First, we consider whether Collins' motion filed 7 days before the trial date was timely. Apparently, the trial court believed the motion to be timely as its decision was on the merits with no reference to this question. We will not substitute our judgment for that of the trial court.

A proper inquiry was made into Collins' dissatisfaction. Collins was given an opportunity to explain why he felt it necessary to have substitute counsel. Inquiry does not necessarily mean that the judge must engage in a question and answer period.

Finally, the conflict was not so great that it resulted in a total lack of communication and prevented an adequate defense. Collins' main complaint is that in an earlier case, he was sentenced to 13 months in the penitentiary. He offers no specific examples of why he believes his attorney did not handle the prior case correctly or how that case impacts the present case. Collins also claims he was intimidated, but again, he does not offer support for this assertion. "'An indigent criminal defendant may not demand a different appointed lawyer except for good cause.'" State v. Cuddy, 22 Kan. App. 2d 605, 607, 921 P.2d 219 (1996) (quoting State v. Banks, 216 Kan. 390, Syl. ¶ 1, 532 P.2d 1058 [1975]).

Accordingly, after applying the Gallop factors and noting a total absence of specificity that would suggest prejudice to Collins' fundamental rights at trial, we conclude the trial court did not abuse its discretion in denying Collins' motion for substitute counsel. However, we acknowledge this is a close question primarily because of the trial court's failure to make a detailed inquiry into the defendant's complaints and grievances. Although we have concluded the trial court's inquiry was adequate, we would urge the trial bench to go beyond mere adequacy when considering a defendant's dissatisfaction with or distrust of his or her attorney. For example, the better practice would be for the trial court to always identify and specifically address the Gallop factors. We believe a more searching inquiry would greatly assist a reviewing court and would also go a long way toward persuading a reasonable pro se defendant that his or her legitimate concerns are not being given short shrift by the trial court.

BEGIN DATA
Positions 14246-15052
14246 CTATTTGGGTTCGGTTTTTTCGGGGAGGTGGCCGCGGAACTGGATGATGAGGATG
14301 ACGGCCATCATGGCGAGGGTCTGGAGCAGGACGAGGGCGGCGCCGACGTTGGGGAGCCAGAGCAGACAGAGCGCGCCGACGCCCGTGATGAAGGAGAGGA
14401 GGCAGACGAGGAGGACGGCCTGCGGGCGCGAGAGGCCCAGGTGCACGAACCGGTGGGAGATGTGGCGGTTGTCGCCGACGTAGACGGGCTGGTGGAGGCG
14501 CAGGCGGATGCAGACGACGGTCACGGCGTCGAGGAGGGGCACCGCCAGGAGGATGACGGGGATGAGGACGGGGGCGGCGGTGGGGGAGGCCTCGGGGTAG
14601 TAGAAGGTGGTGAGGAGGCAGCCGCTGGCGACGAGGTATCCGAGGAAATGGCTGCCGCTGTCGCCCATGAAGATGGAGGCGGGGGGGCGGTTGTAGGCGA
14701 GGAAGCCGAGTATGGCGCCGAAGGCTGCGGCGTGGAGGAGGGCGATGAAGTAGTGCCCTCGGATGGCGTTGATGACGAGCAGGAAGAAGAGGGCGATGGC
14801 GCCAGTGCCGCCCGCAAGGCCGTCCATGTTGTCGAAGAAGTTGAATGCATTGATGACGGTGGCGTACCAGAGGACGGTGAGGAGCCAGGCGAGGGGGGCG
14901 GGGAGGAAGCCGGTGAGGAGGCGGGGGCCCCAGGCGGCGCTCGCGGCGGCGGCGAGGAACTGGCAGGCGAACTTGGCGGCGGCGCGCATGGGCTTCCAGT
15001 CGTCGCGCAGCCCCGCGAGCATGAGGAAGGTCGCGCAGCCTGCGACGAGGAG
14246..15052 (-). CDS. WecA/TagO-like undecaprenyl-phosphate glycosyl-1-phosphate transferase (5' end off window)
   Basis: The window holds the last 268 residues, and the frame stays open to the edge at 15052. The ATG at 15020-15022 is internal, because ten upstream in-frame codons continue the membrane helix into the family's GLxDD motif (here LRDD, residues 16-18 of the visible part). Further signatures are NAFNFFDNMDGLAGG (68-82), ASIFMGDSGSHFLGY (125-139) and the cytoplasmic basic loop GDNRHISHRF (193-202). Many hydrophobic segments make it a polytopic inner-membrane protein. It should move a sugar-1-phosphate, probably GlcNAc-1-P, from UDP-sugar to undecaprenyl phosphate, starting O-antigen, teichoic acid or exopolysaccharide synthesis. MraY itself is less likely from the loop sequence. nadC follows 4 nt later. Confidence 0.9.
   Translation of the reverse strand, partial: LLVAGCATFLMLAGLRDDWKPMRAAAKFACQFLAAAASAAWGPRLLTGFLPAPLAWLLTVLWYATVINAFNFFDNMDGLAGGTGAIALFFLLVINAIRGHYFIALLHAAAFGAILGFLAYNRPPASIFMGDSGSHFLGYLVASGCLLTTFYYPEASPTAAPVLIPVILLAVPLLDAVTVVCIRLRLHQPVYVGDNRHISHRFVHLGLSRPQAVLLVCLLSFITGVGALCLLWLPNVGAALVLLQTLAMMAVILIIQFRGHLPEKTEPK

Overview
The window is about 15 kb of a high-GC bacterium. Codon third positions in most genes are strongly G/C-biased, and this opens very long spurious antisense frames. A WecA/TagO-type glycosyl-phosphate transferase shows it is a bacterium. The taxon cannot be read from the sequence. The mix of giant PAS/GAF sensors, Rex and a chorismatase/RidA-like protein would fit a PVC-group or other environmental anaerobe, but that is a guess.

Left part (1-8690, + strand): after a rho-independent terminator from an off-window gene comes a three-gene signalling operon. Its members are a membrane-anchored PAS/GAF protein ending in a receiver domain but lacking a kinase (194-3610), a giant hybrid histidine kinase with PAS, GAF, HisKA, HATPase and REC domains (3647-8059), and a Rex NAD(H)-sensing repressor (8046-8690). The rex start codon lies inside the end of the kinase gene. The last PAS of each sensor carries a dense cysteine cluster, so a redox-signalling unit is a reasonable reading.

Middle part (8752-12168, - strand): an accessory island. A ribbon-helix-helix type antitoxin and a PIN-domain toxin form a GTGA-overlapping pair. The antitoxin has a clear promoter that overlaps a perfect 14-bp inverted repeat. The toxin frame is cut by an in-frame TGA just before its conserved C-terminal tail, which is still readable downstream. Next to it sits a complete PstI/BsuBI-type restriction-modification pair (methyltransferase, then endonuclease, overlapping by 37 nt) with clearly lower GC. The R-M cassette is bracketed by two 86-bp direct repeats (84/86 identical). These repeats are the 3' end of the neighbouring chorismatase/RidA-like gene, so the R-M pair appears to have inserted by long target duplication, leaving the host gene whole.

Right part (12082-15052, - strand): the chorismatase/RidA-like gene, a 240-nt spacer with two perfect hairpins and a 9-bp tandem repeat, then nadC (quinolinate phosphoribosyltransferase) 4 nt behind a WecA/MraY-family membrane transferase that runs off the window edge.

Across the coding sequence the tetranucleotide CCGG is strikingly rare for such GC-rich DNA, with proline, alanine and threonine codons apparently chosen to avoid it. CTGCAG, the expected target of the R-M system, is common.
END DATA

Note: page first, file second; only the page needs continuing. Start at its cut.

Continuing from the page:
Next, Collins argues there was insufficient evidence to support a conviction for robbery.

The standard of review is whether, after review of all the evidence, viewed in the light most favorable to the prosecution, this court is convinced that a rational factfinder could have found the defendant guilty beyond a reasonable doubt. State v. Johnson, 266 Kan. 322, 326, 970 P.2d 990 (1998).

To establish that the crime of robbery occurred, the State must prove Collins took property from the person or presence of B.F. by force or threat of bodily harm. See K.S.A. 21-3426. The jury heard testimony from B.F. that Collins had choked her almost into unconsciousness when he was seeking possession of her checks and credit cards. The jury heard B.F. testify she had her PIN number written down on a piece of paper which she surrendered to Collins. Collins needed the PIN number in order to use B.F.'s credit cards. Clearly, there was evidence presented that Collins took B.F.'s PIN number from her person by force or threat of bodily harm.

The jury's function is to weigh the evidence and determine credibility, and its decision will not be disturbed on review if supported by substantial competent evidence. See State v. Borthwick, 255 Kan. 899, 904-05, 880 P.2d 1261 (1994). The jury received instructions on both robbery and theft. The jury determined the correct conviction was robbery. This determination was supported by substantial competent evidence.



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Updated: April 14, 2000.